All in all, I think ti was a really good experience. I was happy to be around so many other trans people and supporters. Maybe one of these days, I’ll finally be able to build up the courage and take the next step towards going to a support group meeting.

Risk of Glaucoma with Testosterone Use?

I saw this article from NPR, Using Birth Control Pills May Increase Women’s Risk of Glaucoma, go across my Facebook news feed the other day. I was curious, so I clicked on it. The article suggests that it MAY be due to the fact that birth control pills suppress the peak of a woman’s monthly estrogen cycle. There are estrogen receptors in the eye, so they believe that estrogen contributes to eye health. However, the risk is very small, going from 1.86% to just under 4%.

It got me thinking about those of us who take testosterone which essentially has the same effect as birth control pills, in that regard. Our total estrogen level exposure is less as well. The article admits that more work needs to be done. Don’t throw out your birth control pills (or testosterone) just yet.

Another thing I’m curious about: Since men have a lot lower estrogen exposure than women, in general, does that mean their risk of glaucoma is much higher? But a quick Google search led me to a paper on PubMed that suggests that women outnumber men in cases of glaucoma worldwide.

If I had more time, I’d do a more comprehensive literature review. But at this moment, I’m supposed to be studying for an exam tomorrow. Not to mention, I’m supposed to be doing a whole different literature review for my research and a term paper coming up in a couple of weeks. This may be one to pass on to Transgender Science.

Consultation Complete

Last week, I set up consultations with two surgeons, Dr. Mosser in San Francisco and Dr. Alter in Beverly Hills, that are covered by my insurance. After my initial contacts with both of their offices, I already had a better feeling about Dr. Mosser than I did Dr. Alter. Dr. Mosser’s patient manager, Amy, was very friendly and inviting (as much as you can be over the phone), whereas the person who took calls for Dr. Alter (I don’t even know her name) was very cold-feeling which didn’t instill very much trust in me. Additionally, one of my friends went to Dr. Mosser for his top surgery, so when I told Amy how I heard about him, I mentioned my friend’s name and they waived the consultation fee for me. I scheduled my virtual consultation for Wednesday with Dr. Mosser and an in-office visit with Dr. Alter. I was already planning on driving through L.A. to go visit my family over the weekend, so it wasn’t too much of a hassle to stop by the office.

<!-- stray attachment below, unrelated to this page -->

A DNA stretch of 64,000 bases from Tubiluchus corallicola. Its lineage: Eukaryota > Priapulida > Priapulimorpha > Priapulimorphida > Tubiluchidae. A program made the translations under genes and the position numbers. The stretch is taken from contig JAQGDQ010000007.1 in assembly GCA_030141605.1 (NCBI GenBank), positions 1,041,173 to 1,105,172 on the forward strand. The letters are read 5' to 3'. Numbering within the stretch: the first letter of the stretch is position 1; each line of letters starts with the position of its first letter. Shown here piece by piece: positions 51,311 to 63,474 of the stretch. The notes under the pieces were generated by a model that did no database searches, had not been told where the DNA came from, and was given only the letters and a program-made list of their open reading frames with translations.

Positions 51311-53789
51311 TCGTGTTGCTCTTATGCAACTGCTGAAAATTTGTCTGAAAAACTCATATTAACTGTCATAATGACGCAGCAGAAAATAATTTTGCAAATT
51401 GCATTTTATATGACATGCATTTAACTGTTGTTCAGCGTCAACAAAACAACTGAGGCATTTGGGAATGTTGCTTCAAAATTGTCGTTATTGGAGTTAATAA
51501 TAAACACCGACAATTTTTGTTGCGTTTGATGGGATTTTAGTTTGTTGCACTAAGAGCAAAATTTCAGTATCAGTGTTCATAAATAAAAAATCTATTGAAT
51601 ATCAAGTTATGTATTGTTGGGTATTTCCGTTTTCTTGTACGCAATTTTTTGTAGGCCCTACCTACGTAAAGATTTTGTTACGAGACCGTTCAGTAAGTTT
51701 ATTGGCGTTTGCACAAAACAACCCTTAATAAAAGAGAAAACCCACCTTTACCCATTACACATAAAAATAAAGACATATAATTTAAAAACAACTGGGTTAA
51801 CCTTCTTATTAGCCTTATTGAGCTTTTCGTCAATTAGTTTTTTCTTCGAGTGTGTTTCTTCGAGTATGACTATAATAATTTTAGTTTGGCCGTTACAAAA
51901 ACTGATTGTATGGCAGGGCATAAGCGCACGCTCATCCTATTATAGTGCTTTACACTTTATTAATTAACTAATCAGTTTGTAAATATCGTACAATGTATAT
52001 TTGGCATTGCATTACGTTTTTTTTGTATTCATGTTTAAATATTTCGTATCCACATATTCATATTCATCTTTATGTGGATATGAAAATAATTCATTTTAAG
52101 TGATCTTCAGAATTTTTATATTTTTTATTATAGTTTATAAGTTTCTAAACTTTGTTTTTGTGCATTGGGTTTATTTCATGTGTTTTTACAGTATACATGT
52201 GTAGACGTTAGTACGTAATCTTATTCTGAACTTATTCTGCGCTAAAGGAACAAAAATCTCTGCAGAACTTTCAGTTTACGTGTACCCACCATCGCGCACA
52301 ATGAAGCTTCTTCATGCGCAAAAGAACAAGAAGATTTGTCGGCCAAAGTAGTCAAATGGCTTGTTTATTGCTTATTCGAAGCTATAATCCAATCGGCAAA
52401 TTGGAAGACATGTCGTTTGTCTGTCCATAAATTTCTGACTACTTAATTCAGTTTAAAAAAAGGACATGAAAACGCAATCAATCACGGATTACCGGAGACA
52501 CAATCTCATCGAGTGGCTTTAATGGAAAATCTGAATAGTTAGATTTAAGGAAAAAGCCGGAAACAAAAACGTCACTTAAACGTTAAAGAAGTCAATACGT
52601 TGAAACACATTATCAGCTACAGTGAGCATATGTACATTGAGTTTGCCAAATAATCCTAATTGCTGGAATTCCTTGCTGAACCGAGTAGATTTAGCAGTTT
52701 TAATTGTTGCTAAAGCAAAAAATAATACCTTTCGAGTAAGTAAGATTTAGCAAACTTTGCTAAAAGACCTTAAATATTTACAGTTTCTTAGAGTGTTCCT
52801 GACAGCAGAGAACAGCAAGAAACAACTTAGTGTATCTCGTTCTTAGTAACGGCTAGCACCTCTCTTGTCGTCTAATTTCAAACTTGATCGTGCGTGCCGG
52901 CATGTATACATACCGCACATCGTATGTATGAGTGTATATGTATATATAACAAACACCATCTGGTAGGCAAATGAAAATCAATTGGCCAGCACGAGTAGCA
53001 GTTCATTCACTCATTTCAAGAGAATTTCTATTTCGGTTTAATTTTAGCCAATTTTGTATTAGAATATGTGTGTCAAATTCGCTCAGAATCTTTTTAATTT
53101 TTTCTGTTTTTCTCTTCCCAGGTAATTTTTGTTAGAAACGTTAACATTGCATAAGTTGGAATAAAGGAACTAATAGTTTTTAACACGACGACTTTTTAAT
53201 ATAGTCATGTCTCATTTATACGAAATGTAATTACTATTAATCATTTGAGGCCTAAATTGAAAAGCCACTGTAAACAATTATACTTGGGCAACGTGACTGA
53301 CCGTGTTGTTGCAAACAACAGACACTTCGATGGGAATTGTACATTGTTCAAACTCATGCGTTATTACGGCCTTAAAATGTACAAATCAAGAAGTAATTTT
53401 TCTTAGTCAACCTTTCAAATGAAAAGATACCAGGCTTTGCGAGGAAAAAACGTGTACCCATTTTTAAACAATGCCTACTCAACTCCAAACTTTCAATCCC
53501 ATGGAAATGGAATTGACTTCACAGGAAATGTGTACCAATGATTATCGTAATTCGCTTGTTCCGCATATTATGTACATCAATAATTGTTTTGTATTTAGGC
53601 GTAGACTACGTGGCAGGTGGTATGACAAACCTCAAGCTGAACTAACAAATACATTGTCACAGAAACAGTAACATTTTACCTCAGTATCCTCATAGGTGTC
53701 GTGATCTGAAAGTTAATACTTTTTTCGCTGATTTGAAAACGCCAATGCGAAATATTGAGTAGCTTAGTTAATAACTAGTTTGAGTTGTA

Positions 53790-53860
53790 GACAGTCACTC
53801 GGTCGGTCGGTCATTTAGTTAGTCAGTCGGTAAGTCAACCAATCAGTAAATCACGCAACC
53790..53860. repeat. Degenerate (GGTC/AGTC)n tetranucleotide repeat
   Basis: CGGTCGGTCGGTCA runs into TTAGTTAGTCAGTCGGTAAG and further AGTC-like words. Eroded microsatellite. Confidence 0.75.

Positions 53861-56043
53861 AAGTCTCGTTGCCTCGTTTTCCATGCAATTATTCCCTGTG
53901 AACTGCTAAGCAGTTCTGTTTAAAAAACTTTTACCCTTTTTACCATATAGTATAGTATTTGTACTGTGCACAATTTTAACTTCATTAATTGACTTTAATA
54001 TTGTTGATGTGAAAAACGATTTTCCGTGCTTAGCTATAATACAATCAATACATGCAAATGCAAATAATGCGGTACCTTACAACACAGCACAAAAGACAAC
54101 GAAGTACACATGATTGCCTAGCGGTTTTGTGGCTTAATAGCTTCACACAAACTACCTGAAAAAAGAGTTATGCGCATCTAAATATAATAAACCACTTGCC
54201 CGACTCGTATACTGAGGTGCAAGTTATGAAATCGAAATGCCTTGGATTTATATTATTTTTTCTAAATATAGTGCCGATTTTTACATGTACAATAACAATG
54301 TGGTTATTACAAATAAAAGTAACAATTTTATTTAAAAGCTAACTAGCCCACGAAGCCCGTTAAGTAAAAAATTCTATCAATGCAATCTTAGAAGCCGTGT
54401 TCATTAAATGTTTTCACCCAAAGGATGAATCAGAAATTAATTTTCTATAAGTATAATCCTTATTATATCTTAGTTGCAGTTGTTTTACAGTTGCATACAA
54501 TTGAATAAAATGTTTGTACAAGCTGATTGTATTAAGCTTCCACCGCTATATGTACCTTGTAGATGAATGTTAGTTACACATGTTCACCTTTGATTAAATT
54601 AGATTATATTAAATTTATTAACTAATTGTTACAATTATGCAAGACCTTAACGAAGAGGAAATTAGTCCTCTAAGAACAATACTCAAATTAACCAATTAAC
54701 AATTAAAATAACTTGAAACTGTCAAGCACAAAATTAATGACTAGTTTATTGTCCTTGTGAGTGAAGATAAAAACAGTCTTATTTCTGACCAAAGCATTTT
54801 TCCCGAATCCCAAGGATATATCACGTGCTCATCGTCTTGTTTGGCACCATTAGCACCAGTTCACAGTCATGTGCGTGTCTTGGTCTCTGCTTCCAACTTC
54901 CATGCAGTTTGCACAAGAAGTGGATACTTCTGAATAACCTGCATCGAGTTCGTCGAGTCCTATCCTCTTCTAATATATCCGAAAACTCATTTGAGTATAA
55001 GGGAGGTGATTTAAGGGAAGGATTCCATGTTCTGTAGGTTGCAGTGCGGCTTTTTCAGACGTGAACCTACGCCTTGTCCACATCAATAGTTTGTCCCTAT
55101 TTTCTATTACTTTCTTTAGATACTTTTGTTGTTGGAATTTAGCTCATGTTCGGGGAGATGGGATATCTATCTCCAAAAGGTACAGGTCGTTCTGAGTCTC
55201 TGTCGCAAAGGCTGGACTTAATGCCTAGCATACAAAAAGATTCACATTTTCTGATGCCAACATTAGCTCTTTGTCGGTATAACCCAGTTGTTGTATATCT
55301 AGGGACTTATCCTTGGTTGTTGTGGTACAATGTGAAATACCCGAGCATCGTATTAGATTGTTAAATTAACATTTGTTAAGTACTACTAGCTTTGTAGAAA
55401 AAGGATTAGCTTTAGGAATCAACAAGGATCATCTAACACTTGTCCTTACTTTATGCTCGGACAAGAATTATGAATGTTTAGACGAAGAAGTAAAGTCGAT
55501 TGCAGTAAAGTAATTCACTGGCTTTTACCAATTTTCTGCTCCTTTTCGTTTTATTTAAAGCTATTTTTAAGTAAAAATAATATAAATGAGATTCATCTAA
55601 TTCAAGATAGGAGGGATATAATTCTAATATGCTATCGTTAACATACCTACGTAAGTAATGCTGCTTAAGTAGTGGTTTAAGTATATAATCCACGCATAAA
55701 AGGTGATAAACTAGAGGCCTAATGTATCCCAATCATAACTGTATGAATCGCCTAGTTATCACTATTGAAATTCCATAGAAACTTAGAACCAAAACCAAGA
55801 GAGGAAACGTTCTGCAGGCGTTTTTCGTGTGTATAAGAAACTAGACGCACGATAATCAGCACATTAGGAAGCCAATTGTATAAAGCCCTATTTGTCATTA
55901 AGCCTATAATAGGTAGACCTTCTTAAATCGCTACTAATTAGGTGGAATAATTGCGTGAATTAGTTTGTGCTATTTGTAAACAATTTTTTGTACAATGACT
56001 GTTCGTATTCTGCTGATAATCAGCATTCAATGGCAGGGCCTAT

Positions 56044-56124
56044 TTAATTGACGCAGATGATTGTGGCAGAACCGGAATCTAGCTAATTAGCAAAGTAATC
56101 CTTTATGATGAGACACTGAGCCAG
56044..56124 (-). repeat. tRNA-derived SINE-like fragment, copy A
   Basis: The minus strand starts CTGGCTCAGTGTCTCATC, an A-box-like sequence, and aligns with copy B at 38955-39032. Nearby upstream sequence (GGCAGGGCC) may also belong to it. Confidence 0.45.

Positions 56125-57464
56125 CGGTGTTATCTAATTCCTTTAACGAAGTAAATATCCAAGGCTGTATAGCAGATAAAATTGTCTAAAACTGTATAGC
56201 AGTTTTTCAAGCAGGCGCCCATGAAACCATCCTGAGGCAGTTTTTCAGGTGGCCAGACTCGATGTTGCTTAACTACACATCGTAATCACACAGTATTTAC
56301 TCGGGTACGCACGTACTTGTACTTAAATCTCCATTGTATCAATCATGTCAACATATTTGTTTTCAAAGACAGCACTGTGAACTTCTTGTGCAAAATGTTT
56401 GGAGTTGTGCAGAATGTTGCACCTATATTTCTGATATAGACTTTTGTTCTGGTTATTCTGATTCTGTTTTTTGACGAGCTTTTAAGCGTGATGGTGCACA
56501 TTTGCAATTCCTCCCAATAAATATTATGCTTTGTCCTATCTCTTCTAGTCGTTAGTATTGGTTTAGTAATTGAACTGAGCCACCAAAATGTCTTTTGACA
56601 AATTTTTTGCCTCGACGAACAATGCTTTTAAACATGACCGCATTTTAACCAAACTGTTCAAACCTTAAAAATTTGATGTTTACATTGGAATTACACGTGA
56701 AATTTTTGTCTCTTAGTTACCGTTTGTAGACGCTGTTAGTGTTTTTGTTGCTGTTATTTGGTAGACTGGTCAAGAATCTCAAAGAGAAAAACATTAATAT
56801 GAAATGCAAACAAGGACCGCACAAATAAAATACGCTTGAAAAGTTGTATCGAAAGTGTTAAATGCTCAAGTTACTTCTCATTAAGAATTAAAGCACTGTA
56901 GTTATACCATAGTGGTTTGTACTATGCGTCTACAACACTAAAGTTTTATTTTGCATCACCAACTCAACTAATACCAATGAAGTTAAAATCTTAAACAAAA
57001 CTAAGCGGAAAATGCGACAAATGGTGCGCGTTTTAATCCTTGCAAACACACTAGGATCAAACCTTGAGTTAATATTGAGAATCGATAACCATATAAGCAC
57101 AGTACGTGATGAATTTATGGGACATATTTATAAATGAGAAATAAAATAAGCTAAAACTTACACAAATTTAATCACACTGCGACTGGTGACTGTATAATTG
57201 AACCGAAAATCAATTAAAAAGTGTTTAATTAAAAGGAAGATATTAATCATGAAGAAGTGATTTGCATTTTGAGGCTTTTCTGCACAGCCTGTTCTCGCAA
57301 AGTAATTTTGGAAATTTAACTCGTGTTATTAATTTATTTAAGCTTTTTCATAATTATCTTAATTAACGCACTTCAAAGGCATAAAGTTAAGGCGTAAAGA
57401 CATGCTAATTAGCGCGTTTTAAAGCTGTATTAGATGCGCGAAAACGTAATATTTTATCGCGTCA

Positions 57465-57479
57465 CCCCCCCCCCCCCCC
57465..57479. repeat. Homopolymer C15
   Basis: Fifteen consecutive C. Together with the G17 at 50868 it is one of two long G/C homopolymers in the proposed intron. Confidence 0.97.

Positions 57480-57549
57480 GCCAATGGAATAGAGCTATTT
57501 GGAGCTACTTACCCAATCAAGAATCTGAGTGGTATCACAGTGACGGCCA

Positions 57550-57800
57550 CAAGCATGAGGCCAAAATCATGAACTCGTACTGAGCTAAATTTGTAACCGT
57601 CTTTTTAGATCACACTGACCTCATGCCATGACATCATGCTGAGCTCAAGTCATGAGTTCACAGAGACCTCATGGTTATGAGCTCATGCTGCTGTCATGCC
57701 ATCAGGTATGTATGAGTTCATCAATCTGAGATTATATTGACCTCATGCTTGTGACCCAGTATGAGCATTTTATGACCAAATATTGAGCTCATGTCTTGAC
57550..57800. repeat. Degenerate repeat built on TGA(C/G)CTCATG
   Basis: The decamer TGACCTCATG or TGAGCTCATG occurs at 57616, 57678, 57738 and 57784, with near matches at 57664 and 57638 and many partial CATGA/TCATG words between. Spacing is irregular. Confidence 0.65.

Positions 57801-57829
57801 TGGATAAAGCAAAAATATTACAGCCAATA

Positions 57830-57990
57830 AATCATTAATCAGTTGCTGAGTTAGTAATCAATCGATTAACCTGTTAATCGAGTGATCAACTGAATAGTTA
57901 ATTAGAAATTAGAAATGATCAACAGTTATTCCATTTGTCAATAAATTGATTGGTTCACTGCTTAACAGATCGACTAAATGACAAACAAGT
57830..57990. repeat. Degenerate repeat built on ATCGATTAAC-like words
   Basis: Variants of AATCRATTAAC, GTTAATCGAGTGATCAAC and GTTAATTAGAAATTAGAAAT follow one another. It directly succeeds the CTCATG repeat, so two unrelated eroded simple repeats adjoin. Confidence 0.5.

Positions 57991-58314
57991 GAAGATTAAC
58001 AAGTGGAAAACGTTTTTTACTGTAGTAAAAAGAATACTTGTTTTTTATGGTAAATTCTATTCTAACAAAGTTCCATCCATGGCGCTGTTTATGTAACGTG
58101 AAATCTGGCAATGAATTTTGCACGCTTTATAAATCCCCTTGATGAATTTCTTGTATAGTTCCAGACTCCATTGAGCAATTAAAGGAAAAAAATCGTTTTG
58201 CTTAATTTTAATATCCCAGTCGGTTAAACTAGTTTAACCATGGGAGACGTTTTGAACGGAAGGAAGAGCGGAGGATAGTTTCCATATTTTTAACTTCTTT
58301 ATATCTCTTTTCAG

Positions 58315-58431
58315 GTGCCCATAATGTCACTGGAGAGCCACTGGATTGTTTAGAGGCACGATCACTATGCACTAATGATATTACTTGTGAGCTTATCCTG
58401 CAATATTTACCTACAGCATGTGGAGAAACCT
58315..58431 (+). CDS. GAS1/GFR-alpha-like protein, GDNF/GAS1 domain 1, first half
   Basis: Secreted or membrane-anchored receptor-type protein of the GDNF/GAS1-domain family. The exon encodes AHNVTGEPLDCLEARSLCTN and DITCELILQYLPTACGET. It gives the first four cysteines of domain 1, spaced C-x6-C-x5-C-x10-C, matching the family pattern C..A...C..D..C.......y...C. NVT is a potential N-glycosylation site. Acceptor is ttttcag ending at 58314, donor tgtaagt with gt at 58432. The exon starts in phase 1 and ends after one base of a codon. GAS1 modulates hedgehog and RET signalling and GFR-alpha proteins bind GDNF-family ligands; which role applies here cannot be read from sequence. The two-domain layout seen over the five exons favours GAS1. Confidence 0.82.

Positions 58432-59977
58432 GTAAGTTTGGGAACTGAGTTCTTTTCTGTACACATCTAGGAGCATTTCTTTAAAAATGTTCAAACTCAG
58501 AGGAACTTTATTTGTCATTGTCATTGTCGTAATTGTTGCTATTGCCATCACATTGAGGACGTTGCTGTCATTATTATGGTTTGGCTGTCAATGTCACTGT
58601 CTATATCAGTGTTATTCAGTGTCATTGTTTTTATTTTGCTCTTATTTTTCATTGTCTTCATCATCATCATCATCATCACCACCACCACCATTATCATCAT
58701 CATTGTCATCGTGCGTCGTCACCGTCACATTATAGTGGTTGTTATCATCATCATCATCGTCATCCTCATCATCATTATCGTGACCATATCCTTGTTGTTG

For the consultation Dr. Mosser (San Francisco), I had to email him photos of a couple of different angles (front, sides, and diagonals) of my chest.  On Wednesday, Amy called me and asked me various questions about my medical history.  After a few questions (this portion only lasted 7 minutes), I was transferred to Dr. Mosser. He was very thorough and friendly. He told me what my options were for top surgery.  I knew already that I’d only realistically be able to have a bilateral mastectomy. He then went over his procedures, the facilities, and other details. He asked a question that I wasn’t quite expecting, but he said I answered perfectly. The question was what did I expect to get out of top surgery. Basically, I said that I want to be able to get up in the morning, put on a t-shirt and go. I don’t want to have to worry about binding. And I’d like to be able to go swimming.

My consultation with Dr. Alter was set for Friday afternoon, but after my consultation with Dr. Mosser, I didn’t really want to go for the consultation with Dr. Alter. Not to mention it would have been a hassle to find a dog sitter for Harry since I was bringing him with me to my family’s house. I called Thursday morning to cancel my appointment. There was no answer, so I left a message. It’s nearly a week later, and I never heard back from Dr. Alter’s office. It’s probably for the best. The initial vibe wasn’t great, and I’d rather be completely comfortable with my surgeon and his office. I’ve never had any major procedures or hospital stays. I barely ever get sick and when I do it’s more of an annoyance than anything serious. So, this is new territory for me.

Overall, I’m pretty excited. Dr. Mosser’s schedule is free in June, which is when I’ll be free from grad school and obligations. It’s the perfect time since I’ll have time to recover before starting a new job (whatever that may be). I’m planning on taking a trip to Northern California in December, so I’ll take that opportunity to visit my friend in Berkeley and stop by Dr. Mosser’s office to meet him and his staff in person.

I’m glad that I’ve taken this next step. Now, it’s just playing the waiting game and hopefully building up my chest muscles!